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Manuscripts – The Harry G. Lang...
King Jordan Student Academic Center 1255
Lang, Harry G., 1947-
The Harry G. Lang Collection on Early TTY History, 1947-1999
Gallaudet University Archives
Repository: Gallaudet University Archives
Call No.: MSS 201
Creator: Lang, Harry G., 1947-
Title: The Harry G. Lang Collection on Early TTY History, 1947-1999
Quantity: 5.5 linear feet (11 document cases)
Abstract: Collection of correspondence, news clippings, technical data, and other materials documenting the invention and first 15 years of the phone teletypewriter for the deaf.
Note: This document last updated March 2015.
Acquisition Information: Collected by Dr. Lang and donated to the Gallaudet University Archives in 2003. A significant portion of the papers was originally collected by Dr. James C. Marsters.
Processed By: Christopher Shea, March 2015.
Processing Note: Collector requested that files be kept in chronological order.
Conditions on Use and Access: This collection is open to the public with no restrictions. Photocopies may be made for scholarly research.
Related Material in the Archives:
This collection was assembled by Dr. Harry G. Lang (1947- ), a deaf mathematician, physicist, and biographer, while researching his 2000 book A Phone of Our Own: The Deaf Insurrection Against Ma Bell. Formerly a professor at NTID, Dr. Lang retired in 2011.
Lang’s book tells the story of the original creators of telephone communication for the deaf. The concept originated with Dr. James C. Marsters (1924-2009), a deaf orthodontist who thought that teletype machines could be used by the deaf to communicate. At that time, teletype machines (also known as teletypewriters or TTYs) required a special and expensive dedicated line, making them impractical for individuals.
In 1963, Marsters approached Dr. Robert Weitbrecht (1920-1983), a physicist and ham radio teletype (RTTY) enthusiast, to design an adapter that would allow TTYs to communicate over ordinary phone lines. Using old, discarded TTY machines, Weitbrecht was able to design an “acoustic coupler,” later known as a modem, and in 1964 Weitbrecht and Marsters made the first successful long-distance telephone call between deaf people using TTYs.
Weitbrecht and Marsters joined with deaf engineer Andrew Saks (1917-1989) to create Applied Communications Inc., or APCOM, which marketed Weitbrecht’s invention under the name Phonetype. Marsters was the primary booster of the device, traveling the country to promote the Phonetype and assisting deaf clubs and organizations in acquiring old TTY machines to adapt for telephone use.
Other significant figures in Dr. Lang’s book and this collection include:
With the help of groups such as TDI and similar local groups promoting the use of TTYs, Weitbrecht’s invention helped open a new world of communication to the deaf. This collection covers a period up to early 1980s and the introduction of relay services, which allowed TTY users to communicate with non-users.
Scope and Content
There is a small amount of Dr. Lang’s own correspondence included in this collection, mostly correspondence with other researchers, librarians, and archivists on research requests for the book. But the bulk of the material covers the mid-1960s through 1980 and was created by the subjects of Dr. Lang’s book, particularly Robert Weitbrecht, James C. Marsters, and Andrew Saks.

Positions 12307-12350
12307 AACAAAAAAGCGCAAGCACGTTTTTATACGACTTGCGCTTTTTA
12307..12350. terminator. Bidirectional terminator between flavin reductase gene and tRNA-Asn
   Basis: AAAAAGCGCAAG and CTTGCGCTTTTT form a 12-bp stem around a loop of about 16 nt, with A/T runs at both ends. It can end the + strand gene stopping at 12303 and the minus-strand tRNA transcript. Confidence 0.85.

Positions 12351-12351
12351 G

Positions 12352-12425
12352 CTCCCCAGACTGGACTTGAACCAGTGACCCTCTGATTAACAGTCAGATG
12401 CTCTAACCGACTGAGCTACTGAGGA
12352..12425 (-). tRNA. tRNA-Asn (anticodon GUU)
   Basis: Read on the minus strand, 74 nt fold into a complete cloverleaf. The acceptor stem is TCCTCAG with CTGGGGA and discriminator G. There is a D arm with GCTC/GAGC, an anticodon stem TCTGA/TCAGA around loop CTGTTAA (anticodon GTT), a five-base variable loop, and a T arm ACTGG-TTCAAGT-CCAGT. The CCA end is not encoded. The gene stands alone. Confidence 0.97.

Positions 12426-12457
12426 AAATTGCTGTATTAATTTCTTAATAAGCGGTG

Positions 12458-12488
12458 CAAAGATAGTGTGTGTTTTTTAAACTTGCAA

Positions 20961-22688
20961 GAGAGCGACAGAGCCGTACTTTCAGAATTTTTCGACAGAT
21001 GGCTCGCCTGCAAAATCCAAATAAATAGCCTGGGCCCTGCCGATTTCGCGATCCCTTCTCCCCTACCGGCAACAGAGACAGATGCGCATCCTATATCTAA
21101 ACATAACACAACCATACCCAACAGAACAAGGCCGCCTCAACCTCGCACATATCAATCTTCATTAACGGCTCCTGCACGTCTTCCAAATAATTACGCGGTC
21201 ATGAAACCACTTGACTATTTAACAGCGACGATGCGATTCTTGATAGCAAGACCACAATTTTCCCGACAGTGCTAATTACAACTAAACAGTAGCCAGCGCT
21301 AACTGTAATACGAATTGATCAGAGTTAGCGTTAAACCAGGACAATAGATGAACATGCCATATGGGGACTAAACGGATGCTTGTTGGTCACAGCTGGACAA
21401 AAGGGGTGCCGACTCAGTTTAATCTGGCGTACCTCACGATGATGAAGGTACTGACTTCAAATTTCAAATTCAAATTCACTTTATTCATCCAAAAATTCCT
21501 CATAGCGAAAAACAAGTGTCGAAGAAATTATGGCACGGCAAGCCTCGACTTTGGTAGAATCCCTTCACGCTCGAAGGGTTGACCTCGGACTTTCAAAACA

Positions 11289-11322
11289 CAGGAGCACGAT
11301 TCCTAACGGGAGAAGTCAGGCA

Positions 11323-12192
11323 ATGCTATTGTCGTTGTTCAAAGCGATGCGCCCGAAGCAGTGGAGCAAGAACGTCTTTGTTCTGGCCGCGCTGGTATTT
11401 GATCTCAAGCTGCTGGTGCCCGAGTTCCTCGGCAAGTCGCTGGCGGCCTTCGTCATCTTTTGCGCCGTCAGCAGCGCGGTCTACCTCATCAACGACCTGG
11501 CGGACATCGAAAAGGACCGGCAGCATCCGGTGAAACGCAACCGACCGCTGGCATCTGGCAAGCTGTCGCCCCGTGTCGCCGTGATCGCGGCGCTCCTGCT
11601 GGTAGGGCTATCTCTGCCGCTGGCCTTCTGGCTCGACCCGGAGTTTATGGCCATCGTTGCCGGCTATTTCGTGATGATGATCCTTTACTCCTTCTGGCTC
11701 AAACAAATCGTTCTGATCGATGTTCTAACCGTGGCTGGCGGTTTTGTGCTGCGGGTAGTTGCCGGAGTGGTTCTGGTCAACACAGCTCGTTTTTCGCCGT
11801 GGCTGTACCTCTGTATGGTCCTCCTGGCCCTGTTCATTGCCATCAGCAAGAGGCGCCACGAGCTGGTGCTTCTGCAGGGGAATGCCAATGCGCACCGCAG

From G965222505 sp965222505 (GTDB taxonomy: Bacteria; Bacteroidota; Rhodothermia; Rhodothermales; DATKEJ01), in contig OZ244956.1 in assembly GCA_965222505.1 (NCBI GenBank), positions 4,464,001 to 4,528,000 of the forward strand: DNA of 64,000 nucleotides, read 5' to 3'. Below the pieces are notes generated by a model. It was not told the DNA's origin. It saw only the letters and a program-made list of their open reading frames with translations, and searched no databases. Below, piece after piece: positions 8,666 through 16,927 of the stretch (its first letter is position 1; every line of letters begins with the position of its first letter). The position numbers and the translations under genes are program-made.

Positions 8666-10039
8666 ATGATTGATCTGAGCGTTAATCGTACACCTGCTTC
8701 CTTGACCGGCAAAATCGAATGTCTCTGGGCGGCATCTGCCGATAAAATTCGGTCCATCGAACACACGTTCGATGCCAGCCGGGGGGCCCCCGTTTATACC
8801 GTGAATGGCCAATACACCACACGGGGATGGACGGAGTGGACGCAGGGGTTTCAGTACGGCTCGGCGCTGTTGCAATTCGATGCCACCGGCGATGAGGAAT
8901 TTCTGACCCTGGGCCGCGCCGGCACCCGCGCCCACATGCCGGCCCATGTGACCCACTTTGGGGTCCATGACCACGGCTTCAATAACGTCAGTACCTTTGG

Most of the collection consists of business correspondence and printed tapes of TTY conversations. Early TTY machines printed each exchange on a continuous roll of paper; TTYs with electronic display screens were only starting to come into use in the 1980s. There is also a large amount of technical memoranda written by Weitbrecht, which includes information on the use, repair, and upgrading of the TTY machines and the acoustic coupler. In the late 1970s, this also includes information on the Phonetype V, an improved version of the original Phonetype created by Weitbrecht.
Also present is a variety of manuals and training instructions for the old teletype machines that were originally used for TTY calls, dating from the 1940s through early 1960s.
The collection includes a variety of news clippings, mostly articles from mainstream newspapers and magazines on how TTYs opened telephone service for the deaf. There is a small amount of advertising material (e.g. fliers, brochures, catalogs) for APCOM, Essco, and other TTY manufacturers. Also present are some TTY number directories and a limited amount of other materials produced by TDI and other groups founded to promote TTY use in the deaf community.
Of interest is correspondence covering Andrea Saks’ work promoting TTY use in Britain in the mid-1970s, including articles and correspondence on the first transatlantic TTY call in 1975. The collection also includes some material on the competition between APCOM and I. Lee Brody’s Essco, particularly on Weitbrecht’s claims that Essco was infringing his patents for the Phonetype.
This collection is not arranged by series. The collector requested that the papers be kept in chronological order, and the years can be found as follows. Within each year, the papers are arranged by document type.
Pre-1964 Box 1
1964-1966 Box 1
1967-1968 Box 2
1969 Boxes 2-4
1970 Boxes 4-5
1971 Boxes 5-6
1972 Boxes 6-7
1973 Boxes 7-8
1974 Boxes 8-9
1975-1976 Box 9
1977 Boxes 9-10
1978-1979 Box 10
1980-1999 and undated Box 11
Gallaudet University, chartered in 1864, is a private university for deaf and hard of hearing students.
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